*M. mulatta*

*,*

*M. nemestrina*, and

*M. fascicularis*) through the Tissue Distribution Program of the Washington National Primate Research Center. All procedures conformed to the guidelines provided by the US National Institutes of Health, the University of Washington's Animal Care and Use Committee, and the Association for Research in Vision and Ophthalmology.

*L*represents the difference in L-cone excitation between the maximum of the Gabor and the background, and

*L*

_{b}represents the L-cone excitation due to the background.

*l*,

_{i}*m*, and

_{i}*s*specify the cone weights to the

_{i}*i*th visual mechanism. The parameter

*ψ*determines the degree of interaction among the mechanisms. Fitting was performed by minimizing the squared log of the difference between the actual and predicted thresholds.

*n*= 6). The kinetics of the modeled cone responses were taken from a single cone whose temporal IRF was representative of those studied.

*A*

_{ret}is the area of a retinal region,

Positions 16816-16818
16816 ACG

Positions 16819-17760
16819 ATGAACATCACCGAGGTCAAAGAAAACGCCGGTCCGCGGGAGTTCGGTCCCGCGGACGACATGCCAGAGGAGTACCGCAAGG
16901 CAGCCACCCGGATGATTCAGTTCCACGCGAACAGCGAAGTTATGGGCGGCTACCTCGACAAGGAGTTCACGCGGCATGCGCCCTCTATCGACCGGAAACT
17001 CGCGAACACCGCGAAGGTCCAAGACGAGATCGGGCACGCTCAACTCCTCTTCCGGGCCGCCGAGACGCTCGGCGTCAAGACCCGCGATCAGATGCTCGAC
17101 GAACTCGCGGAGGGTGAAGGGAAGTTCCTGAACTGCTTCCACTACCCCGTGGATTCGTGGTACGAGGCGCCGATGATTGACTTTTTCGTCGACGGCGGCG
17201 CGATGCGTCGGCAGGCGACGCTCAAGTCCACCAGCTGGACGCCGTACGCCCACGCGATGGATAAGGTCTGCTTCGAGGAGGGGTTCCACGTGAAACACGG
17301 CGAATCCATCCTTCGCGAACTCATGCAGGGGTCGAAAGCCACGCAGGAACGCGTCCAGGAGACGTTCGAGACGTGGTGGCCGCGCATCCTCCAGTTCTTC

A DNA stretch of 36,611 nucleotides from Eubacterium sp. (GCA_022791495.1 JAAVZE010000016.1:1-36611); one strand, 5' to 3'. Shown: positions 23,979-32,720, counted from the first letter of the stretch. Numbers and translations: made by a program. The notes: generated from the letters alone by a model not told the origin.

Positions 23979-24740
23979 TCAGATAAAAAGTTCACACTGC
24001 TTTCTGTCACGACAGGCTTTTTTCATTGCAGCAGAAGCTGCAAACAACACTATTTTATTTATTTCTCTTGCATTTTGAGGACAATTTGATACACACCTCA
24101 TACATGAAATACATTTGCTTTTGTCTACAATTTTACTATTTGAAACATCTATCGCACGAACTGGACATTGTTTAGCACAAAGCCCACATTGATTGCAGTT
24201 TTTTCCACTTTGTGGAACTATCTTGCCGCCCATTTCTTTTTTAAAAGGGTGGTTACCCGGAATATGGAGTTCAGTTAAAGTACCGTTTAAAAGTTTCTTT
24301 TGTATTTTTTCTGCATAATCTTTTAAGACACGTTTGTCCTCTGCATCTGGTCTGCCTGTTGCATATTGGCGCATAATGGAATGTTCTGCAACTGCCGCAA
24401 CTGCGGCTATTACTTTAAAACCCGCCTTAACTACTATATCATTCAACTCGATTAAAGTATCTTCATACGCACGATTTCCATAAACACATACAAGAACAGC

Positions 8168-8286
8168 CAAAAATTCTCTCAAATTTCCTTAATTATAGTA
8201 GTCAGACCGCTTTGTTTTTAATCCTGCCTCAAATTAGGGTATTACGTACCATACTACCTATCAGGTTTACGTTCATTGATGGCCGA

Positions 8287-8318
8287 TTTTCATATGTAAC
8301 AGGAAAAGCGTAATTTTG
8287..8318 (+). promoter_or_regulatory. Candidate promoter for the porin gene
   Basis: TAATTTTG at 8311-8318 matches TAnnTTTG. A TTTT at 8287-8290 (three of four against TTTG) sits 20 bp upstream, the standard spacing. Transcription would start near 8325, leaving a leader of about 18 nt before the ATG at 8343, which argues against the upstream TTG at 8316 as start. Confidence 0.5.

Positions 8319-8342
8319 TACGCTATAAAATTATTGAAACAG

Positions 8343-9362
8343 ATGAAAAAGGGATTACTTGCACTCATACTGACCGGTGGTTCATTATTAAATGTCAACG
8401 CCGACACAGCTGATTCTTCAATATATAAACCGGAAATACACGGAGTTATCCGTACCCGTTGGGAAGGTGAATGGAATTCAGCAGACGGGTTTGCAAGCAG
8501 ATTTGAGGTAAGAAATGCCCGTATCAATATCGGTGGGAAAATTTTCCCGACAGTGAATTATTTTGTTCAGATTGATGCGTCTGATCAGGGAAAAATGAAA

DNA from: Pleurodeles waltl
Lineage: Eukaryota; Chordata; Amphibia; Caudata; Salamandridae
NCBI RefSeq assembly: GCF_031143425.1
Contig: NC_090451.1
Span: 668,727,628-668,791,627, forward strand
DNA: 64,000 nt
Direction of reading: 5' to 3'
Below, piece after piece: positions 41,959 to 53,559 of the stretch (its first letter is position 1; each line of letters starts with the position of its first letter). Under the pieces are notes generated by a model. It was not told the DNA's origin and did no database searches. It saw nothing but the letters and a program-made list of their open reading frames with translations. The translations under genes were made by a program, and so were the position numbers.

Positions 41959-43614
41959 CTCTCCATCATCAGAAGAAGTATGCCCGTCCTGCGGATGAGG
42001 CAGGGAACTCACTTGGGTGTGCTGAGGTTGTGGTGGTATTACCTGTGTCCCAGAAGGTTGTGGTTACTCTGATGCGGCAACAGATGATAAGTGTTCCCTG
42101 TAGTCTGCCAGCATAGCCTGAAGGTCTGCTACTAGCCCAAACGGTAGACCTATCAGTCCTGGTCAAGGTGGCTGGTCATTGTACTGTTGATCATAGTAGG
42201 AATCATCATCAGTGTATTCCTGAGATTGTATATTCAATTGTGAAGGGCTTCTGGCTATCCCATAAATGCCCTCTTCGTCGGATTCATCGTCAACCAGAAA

*θ*is the angle of elevation subtended by a single pixel of the Gabor stimulus, and

*F*

_{post}is the distance between the nodal point and the retina, which was set to 12.75 mm (Lapuerta & Schein, 1995; Qiao-Grider, Hung, Kee, Ramamirtham, & Smith, 2007). We assume that each pixel of the Gabor stimulus projects onto the same retinal area regardless of eccentricity. We ignore both blurring of the image as it passes through the eye's optics and eye movements that displace the stimulus on the retina during visual fixations (Banks, Geisler, & Bennett, 1987; Campbell & Gubisch, 1966; Hass & Horwitz, 2011; Martinez-Conde, Macknik, & Hubel, 2004). These assumptions are reasonable for the low-spatial-frequency stimuli we focus on here.